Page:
3. Email the volunteer coordinator {volunteer@theExodusRoad.com} to get more involved in special projects.

We’re passionate about Southeast Asia, so my husband and I are supporting Team Delta. You can choose to support teams in India or the United States – whatever you prefer!

It’s time that we stopped talking about how awful human trafficking is and we started doing something to stop it. We can’t all bust down brothel doors, but we can all give up one restaurant meal each month. We can support those who do the dirty work.

Pray with me. Join with me. Invite others along.

What would a victim of human trafficking want you to do?

Human Trafficking Rescue, True Story

Ansley was a product of a wonderful childhood. She was loved and cared for and encouraged to reach her full potential.

At 24, she found herself to be a successful business owner with a boutique named The Loft on Court. She was married, owned a home, and held a Master’s degree in Business Administration.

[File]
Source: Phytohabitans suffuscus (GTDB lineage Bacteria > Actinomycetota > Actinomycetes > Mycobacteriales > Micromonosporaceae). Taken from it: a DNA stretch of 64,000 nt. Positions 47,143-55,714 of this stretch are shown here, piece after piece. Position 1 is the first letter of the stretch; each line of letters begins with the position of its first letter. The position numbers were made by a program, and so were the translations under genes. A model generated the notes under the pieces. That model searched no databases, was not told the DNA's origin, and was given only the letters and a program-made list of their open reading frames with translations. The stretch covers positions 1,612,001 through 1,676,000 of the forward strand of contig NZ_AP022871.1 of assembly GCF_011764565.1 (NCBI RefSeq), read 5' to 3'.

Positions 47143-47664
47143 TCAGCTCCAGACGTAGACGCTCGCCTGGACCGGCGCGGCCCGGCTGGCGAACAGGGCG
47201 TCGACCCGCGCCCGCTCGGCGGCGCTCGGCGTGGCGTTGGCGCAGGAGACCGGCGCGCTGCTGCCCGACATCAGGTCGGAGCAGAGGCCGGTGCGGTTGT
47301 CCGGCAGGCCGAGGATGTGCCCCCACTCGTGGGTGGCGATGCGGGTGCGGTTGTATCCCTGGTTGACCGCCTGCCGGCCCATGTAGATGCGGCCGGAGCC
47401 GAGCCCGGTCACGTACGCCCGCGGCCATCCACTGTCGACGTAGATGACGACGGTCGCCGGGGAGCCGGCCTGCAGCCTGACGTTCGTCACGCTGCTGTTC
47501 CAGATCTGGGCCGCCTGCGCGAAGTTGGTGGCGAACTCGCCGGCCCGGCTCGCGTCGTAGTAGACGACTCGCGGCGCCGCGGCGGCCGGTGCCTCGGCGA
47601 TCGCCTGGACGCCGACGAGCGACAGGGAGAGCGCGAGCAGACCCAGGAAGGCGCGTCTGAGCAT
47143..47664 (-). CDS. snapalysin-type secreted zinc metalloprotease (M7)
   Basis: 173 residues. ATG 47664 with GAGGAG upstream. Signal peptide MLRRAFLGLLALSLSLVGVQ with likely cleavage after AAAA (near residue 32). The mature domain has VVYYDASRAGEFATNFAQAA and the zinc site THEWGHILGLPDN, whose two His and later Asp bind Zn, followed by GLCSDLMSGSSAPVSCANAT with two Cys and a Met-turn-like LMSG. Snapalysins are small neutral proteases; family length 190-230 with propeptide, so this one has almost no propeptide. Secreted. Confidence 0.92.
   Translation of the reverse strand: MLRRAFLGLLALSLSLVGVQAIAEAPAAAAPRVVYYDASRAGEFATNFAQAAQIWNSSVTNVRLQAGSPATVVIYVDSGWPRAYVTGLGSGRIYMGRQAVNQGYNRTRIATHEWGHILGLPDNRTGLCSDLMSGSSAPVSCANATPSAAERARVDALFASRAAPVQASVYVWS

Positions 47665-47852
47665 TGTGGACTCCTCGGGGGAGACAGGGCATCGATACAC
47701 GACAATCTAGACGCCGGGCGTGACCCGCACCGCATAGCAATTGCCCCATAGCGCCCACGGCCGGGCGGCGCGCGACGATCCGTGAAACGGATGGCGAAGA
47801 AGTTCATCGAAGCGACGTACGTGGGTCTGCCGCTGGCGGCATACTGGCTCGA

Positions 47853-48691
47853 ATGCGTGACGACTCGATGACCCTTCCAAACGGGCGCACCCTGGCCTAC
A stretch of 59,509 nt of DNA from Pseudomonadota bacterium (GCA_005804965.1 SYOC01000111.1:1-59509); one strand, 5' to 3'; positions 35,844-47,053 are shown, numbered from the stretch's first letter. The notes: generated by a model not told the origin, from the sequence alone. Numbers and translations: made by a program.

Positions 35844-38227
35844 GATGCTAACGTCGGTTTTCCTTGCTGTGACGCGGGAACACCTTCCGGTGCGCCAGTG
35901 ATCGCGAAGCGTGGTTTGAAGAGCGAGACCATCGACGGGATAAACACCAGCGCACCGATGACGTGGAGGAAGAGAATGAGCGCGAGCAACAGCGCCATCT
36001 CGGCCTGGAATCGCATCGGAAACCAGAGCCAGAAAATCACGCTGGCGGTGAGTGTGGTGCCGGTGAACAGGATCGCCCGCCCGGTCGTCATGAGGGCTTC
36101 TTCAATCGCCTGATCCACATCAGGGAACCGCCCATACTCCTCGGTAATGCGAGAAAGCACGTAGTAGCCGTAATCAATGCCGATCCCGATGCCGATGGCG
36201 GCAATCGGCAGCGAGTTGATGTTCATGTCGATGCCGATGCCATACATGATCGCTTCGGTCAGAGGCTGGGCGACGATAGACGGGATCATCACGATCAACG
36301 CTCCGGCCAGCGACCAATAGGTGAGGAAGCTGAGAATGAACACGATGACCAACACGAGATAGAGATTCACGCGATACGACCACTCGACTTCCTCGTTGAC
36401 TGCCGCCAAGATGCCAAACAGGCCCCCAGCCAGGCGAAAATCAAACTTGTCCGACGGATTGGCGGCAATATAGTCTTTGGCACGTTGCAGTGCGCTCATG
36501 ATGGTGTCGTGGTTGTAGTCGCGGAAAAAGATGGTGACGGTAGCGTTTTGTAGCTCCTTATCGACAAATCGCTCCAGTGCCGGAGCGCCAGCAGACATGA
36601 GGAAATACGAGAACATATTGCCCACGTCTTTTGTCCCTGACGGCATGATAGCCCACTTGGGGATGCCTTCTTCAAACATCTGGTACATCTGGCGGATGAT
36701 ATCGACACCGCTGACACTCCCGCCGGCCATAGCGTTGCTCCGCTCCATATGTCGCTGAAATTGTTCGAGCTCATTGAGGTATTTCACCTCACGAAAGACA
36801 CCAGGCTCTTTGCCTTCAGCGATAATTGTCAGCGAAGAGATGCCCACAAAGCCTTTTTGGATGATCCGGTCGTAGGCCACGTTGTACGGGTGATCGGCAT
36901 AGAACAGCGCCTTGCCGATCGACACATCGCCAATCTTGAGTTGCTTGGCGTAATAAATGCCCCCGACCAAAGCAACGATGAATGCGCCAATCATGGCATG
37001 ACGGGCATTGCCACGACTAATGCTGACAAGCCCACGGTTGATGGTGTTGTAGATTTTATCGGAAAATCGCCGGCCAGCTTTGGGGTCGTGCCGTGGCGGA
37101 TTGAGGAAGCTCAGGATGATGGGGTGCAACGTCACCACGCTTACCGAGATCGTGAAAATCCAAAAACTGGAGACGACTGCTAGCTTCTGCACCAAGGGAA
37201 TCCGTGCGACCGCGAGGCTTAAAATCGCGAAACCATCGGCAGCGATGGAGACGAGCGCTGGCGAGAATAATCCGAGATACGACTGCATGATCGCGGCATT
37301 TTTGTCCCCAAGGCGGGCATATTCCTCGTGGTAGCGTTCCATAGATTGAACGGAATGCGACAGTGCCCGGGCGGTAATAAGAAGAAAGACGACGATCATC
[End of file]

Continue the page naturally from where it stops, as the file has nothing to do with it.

She never understood why her life was so blessed when others were forced to suffer so much. So she began looking into ways she could help.

When she learned about the Exodus Road, she knew what she could do. She could give part of her business proceeds to help fund the search and rescue of human trafficking victims worldwide.

She’s an ordinary girl, living in a small town in Tennessee. But she’s changing the world for one person today.



Jill Reed SpryJanuary 20, 2014 - 12:29 am

I am in tears…my heart aches for these girls…

Konner Blake DukeJanuary 20, 2014 - 6:30 am

One word. AMAZING!